In graduate classes I’ve been having everybody write on scraps of paper the most astonishingly particular words they can think of (like dewlap: the loose skin hanging from the throat of a cow) and having people grab five words from the pile and write using them. Or assigning each student an individualized word that connects somehow to a subject I know they’re obsessed with and having them research the word and write a poem using the word as a title. Exaugurate: remove blessing from, profane. “Eyestalk ablation”—the removal of eyestalks from female shrimp to stimulate ovulation and spawning—became a brilliant metaphor in a student’s thesis collection. In a recent class on poetry and dreams, I dreamed of a woman who woke with a newspaper in her lap who said, “Oh my God, I’ve brought it back.” It was the daily newspaper from the dream world and all its headlines and stories were what happened in her dreams, even the ones she didn’t remember. I had the class that day work in teams to make a literal newspaper of their dreams, with headlines and lead paragraphs and all the melodramatic excesses of tabloid magazines.

I’ve also been assigning students to go for a really long walk with an idea in mind and a pack of index cards and write lines, phrases, images, words that occur to them as they walk, and assemble a poem based on arranging the cards when they get home. I want to blast open students’ (and my own) conceptions of what a poem is or has to be by considering what it isn’t yet or could come to be, and also to disturb assumptions about what the process of composing ought to be like. Sometimes deranging notions of how and where a poem gets written can completely change ideas about what a poem, at its core, even is.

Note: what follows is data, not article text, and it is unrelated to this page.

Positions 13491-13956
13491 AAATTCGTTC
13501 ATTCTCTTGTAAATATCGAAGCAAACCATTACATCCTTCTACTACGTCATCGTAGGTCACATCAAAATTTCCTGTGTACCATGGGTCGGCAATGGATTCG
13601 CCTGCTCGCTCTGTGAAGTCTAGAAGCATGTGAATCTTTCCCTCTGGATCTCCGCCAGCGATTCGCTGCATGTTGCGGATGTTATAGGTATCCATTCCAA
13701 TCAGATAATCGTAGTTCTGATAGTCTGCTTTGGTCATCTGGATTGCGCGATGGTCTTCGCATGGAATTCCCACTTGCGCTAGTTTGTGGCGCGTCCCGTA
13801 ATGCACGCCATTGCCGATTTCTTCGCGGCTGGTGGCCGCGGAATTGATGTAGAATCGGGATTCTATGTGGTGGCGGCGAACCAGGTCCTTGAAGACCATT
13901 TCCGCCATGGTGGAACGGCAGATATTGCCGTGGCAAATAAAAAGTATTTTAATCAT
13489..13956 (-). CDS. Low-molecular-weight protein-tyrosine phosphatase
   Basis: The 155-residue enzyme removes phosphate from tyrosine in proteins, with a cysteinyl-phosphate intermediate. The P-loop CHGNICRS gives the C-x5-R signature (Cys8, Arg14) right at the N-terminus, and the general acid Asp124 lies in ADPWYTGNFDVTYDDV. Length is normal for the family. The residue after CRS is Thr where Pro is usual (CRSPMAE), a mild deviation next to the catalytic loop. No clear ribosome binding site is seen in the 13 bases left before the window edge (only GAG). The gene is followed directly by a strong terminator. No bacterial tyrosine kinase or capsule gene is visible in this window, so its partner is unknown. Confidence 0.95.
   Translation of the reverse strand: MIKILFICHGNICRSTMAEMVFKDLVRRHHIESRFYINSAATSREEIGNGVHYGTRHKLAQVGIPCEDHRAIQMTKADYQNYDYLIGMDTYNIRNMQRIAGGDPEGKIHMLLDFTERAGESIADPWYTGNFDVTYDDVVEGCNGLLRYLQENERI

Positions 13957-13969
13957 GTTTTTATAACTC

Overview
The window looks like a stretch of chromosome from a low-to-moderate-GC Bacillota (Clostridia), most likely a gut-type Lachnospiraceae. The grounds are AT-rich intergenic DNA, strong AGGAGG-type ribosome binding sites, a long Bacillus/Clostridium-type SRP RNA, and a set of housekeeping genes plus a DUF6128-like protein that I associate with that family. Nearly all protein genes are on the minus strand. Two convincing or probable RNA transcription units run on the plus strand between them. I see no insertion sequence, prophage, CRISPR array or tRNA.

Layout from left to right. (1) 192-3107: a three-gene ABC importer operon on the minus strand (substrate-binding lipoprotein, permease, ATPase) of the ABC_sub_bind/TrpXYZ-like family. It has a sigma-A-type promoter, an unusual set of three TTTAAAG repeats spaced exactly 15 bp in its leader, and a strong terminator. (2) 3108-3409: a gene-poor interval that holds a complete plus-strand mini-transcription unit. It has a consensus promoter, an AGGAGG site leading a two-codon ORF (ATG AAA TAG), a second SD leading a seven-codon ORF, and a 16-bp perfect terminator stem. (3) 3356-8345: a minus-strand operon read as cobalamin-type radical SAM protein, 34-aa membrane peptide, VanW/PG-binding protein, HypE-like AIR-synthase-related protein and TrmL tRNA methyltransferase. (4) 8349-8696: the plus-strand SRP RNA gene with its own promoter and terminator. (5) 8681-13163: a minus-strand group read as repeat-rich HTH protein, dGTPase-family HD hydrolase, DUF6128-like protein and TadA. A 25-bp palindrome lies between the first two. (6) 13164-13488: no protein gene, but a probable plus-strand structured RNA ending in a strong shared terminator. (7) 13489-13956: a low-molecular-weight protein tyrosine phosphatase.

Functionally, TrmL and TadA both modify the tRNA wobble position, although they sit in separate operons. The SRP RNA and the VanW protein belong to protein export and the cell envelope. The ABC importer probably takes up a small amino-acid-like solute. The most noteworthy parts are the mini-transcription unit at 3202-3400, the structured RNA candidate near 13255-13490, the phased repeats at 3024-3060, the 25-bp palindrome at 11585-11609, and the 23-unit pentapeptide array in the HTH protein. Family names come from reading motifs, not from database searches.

Rumpus: In a multi-genre, introductory seminar I teach at FIU, I try to encourage metaphorical thinking by distributing a handout where students begin by filling in the blank after statements like “I am a(n) _____ (kitchen appliance)” or “I am a(n) _______ (animated movie).” Later, we may talk about why someone perceives himself to be a toaster, say, or the Pixar film Monsters, Inc. From there, a scene might evolve around a breakfast table, or a cine-ekphrastic poem perhaps, but my goal is to steer students toward self-metaphorizing without my prompts, and ultimately toward metaphorizing other entities and experiences like the ones you mentioned above.

Given our mutual commitment to metaphor, I have to ask: how would you describe yourself in metaphorical terms? Bruce Beasley is ________. (Multiple metaphors welcome!)

Beasley: I’ve been fascinated recently by the scarab or dung beetle, sacred to the ancient Egyptians; its rolling of the dung ball they associated with the passage of the sun from dawn to dusk, east to west, and into darkness and death each night only to be resurrected in the morning. The god Khepri, whose name means “he who brings into being”—had the body of a human and the head of a dung beetle. Recent investigations have demonstrated the dung beetle to be the first known insect to practice celestial navigation by climbing on top of its dung ball and performing an “orientation dance” where it takes a snapshot of the position of the Milky Way. So Bruce Beasley is a scarab beetle, aiming to find the link between terrestrial and celestial. And pausing on the way to do his orientation dance to keep himself aligned with the cosmos.